Why Zimbabwe?

Why Zimbabwe?

Zimbabwe offers a significant opportunity to pursue modern-day metal discoveries.

Positive reform on several fronts is establishing a more stable operating environment in the country. For the first time this century, international companies have a greater opportunity to invest in the nation’s vast, under-explored mineral wealth.

Kavango is part of the next generation of explorers to pursue this renewed potential. It has cemented its first-mover advantage with the acquisition of the Nara, Hillside, and Leopard gold exploration projects.

Zimbabwe's overlooked potential 

Like much of Southern Africa, Zimbabwe is well endowed with minerals. It contains rich deposits of gold, platinum group elements, chrome, nickel, tungsten, antimony, and lithium.

Notably, the country hosts 22 greenstone belts with a long history of gold production across more than 4,000 registered historical high-grade underground mines. These enabled Zimbabwe to produce more gold than Australia right up to the early 1980s.


Historical greenstone gold mines in Zimbabwe


Our Projects

The Nara Project

The Hillside Project

The Leopard Project


Zimbabwe’s historically strong standing as a gold producer diminished later in the 1980s as bulk mining took off elsewhere around the world.

Zimbabwe’s geology appears to Kavango to offer similar bulk mining potential to that of Western Australia. However, its known, continuous deposits have long been covered by numerous, small claim blocks owned by various small parties lacking the capital, knowledge, or unity to allow this style of mining to take place.

This has created a situation where Zimbabwe’s bulk mining potential has been largely unexamined for decades. There are even instances where mines that historically produced more than one million ounces of gold have not been examined since their closure in the 1940s.

This is now changing. Zimbabwe has introduced reforms in recent years that are catalysing major progress in three key areas:

1) Mining reform

  • Removal of indigenisation policy, which required local investors to hold a 51% stake in all Zimbabwean mining project activity for all minerals other than diamonds and platinum;
  • Improved mining legislation, including the ongoing development of a new mining cadastre system;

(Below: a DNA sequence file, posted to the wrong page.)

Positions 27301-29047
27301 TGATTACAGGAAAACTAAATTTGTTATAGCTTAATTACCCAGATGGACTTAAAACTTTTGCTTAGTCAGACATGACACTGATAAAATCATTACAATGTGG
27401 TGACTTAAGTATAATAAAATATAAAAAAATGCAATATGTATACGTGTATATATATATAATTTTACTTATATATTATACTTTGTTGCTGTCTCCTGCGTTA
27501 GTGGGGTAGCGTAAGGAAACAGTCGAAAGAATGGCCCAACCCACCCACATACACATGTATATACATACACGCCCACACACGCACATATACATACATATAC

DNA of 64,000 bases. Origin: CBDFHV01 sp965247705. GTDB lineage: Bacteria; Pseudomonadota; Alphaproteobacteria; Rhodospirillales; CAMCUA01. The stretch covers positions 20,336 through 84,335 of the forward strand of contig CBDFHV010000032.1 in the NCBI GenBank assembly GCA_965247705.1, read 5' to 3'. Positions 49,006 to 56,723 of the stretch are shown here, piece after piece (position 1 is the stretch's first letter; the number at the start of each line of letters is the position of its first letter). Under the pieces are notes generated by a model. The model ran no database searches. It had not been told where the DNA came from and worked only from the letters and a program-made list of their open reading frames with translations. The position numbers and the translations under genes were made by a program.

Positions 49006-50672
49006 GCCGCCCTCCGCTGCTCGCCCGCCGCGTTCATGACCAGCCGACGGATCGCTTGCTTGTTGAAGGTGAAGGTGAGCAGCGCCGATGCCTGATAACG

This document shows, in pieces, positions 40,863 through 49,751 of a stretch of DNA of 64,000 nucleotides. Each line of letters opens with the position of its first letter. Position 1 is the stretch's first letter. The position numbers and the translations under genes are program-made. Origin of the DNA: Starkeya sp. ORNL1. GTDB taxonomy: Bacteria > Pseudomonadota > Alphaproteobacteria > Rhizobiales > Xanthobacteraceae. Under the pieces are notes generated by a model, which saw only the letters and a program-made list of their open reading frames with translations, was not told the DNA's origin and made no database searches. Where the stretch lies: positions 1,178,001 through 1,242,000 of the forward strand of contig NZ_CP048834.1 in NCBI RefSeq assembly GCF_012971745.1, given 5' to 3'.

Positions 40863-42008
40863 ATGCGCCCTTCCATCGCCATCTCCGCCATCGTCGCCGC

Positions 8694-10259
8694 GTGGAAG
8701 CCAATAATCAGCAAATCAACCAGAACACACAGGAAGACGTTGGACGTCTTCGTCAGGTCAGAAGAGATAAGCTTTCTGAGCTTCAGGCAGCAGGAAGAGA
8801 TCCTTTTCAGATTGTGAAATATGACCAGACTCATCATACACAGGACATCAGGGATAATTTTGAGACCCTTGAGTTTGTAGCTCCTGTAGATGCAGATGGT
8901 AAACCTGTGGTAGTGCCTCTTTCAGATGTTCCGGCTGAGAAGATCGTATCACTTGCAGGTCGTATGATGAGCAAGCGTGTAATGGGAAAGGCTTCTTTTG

• Introduction of tax incentives for exploration and development activities;
  • Strengthened environmental and social regulations; and
  • Investment in infrastructure, including roads, railways, and power supply, to support mining activities.

2) Economic reform

  • Introduction of the Zimbabwe National Development Strategy to guide economic growth and development;
  • Implementation of economic and structural reforms to stabilise the macroeconomic environment;
  • Partnership with international organisations and donor agencies to provide technical assistance and funding;
  • Introduction of social safety nets, including cash transfers and food assistance programmes; and
  • Investment in education, health, and social services.

3) Political reform

  • Improvement of political freedoms and the opening up of the political space;
  • Restoration of relations with the international community;
  • Introduction of constitutional reforms to improve the protection of human rights and the rule of law;
  • Strengthened institutions judiciary and anti-corruption commissions; and
  • Promotion of gender equality and empowerment of women through the adoption of the National Gender Policy and the establishment of a Gender Commission.

As Zimbabwe’s operational backdrop continues to progress, it is opening the door to foreign investors with the resources to consolidate orebodies into single, larger claim packages appropriate for open pit bulk mining.

Kavango is a first-mover in this respect. The Company recently leveraged its contact network and regional expertise to enter the country through its acquisition of the prospective Nara, Hillside, and Leopard gold exploration projects.